I saw the film Milk last week, and I was so moved by it, and thought it was so very good. Harvey Milk was someone that I learned about when I first became interested in queer rights as a teenager, but whom I haven't thought much about for about 15 years. I was reminded how much of the core issues of the (1970s) gay lib movement’s agenda was set by Harvey (and probably others). Many of these agenda items are still vitally relevant to queer causes and communities, as well as other minorities today. I’m going to briefly mention three issues that I was most struck by during the movie
The enormous political value of coming out – although I understand why so many of us will never be able to… particularly many sex workers, who are often parents who risk hideous custody battles and other issues – it does seem clear that knowing someone who identifies as gay or lesbian (in the context of the film, and research that I can’t remember enough to site here, but read many years ago) makes you more likely to support anti-discrimination legislation or same sex relationship legislation. Certainly people in my own life seem to grow in support and passion for sex worker rights issues, than if they’d never known that I was a sex worker. So while I don’t think that you have to be out, I stand by the belief that it’s a useful strategy for increasing awareness, combating stereotypes and increasing support for minorities.
The understanding of the importance of electing openly gay people to office – I think that issue is still own that the sex worker movement battles with. Harvey Milk struggled to get endorsement as a political candidate, in the gay press, who preferred to support str8 candidates who expressed support for gay rights. I think as a movement the sex worker rights movement needs to realise that sex workers are experts in our own lives and work, that when the going gets tough we will still maintain our passion for these issues that impact on our communities. I’m so sick and tired of non-whores being supported for roles in the movement by sex workers, in order to present our issues and organisation with more credibility. Frankly, all of those beliefs emerge from unexamined internalised whore stigma. Before we get another lawyer who understands the letter of the law but not its impacts (or policing), another accountant who is all about sex workers paying tax but doesn’t understand the kind of confidentiality issues that we struggle with at the ATO, another doctor who pays lip service to sex workers as safe sex experts but pushes sexual health testing and sees sex workers as walking genitals, we need to realise that there are many sex workers who have other life and work experiences if we need those qualifications, and that we need to start believing ourselves that we are the experts when it comes to sex work, before we can convince politicians or funders. I see this issue emerge again and again, and not just with the sex worker rights movement, but with most marginalised people. Steps towards self esteem, and regular reality checks by spending time with inspiring folk from your own community can help what unfortunately often just appears to be self hating approval seeking.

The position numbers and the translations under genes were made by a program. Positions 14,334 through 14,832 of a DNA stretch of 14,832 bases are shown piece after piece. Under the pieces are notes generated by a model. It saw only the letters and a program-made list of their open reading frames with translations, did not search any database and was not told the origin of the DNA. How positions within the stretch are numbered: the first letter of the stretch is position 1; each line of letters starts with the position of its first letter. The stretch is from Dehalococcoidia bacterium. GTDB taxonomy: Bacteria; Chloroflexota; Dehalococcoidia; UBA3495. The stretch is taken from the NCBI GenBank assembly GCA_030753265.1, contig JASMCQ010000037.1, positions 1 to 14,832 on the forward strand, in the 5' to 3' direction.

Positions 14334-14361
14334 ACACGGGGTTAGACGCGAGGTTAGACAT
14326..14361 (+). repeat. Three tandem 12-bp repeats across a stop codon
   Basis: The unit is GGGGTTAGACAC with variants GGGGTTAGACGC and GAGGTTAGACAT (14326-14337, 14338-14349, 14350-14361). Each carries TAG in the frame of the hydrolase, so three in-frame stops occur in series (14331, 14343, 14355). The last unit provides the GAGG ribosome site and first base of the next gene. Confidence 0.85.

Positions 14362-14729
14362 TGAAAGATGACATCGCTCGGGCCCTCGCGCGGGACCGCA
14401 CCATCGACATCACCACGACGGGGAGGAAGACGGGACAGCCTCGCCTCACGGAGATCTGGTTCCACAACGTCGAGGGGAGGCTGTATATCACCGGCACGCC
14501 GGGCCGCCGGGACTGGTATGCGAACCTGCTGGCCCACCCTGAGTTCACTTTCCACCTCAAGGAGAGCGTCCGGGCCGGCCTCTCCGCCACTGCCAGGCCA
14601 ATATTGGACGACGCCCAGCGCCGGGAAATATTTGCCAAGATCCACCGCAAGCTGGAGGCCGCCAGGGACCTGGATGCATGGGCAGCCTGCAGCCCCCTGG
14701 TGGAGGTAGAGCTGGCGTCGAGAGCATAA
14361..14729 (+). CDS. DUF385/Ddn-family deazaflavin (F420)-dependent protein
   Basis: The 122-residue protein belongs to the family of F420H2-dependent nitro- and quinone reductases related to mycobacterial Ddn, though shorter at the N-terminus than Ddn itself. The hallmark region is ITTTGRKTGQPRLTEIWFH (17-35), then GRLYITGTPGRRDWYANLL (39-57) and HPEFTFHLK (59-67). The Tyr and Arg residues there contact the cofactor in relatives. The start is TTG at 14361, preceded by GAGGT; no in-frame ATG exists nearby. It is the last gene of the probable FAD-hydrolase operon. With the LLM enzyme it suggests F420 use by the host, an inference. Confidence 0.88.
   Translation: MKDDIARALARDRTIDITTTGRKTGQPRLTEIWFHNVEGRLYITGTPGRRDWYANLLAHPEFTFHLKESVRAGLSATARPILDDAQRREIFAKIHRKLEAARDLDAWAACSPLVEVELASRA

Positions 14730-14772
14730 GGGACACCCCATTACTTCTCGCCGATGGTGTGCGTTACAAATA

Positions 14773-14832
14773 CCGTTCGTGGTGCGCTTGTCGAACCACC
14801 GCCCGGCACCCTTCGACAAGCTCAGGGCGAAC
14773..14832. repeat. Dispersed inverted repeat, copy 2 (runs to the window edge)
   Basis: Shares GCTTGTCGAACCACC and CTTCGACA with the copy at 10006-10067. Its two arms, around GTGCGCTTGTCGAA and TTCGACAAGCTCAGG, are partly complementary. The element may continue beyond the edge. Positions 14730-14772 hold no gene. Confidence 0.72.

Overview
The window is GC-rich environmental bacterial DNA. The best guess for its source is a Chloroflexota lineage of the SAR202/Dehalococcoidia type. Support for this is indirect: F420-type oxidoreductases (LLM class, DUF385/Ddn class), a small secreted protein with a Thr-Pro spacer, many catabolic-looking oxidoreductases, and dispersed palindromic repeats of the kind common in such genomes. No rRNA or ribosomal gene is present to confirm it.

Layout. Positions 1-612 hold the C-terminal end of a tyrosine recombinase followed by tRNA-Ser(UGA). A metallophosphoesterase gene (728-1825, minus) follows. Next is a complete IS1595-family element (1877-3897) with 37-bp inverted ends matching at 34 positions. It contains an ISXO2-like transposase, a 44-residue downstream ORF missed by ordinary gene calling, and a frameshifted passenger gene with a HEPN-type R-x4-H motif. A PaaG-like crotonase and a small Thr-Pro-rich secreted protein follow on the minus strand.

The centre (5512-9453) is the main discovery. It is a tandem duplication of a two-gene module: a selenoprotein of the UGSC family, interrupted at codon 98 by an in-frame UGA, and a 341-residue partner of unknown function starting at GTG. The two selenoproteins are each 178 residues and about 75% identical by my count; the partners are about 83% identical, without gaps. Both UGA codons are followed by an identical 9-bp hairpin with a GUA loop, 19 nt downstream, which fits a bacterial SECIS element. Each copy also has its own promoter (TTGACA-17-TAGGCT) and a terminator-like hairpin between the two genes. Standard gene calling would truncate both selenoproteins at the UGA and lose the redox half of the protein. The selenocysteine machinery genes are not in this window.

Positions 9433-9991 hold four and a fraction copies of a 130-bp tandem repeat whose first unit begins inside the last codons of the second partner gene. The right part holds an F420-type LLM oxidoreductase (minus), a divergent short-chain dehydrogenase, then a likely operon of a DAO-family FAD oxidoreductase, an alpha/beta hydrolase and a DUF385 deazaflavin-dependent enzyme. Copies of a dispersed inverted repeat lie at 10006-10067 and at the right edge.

The final thing I was struck by in Milk was the power of successfully creating coalitions. Milk worked on making links between union movements and gays – gaining support among the gay community for a union boycott, then got the union support for employing openly gay people. This partnership of support is a really good model for increasing the politicisation for communities and avoiding the divide and conquer approach that minorities can be so seduced by. I think partnerships with clearly defined ideas of how communities can work together to support each other, without stepping on toes are important.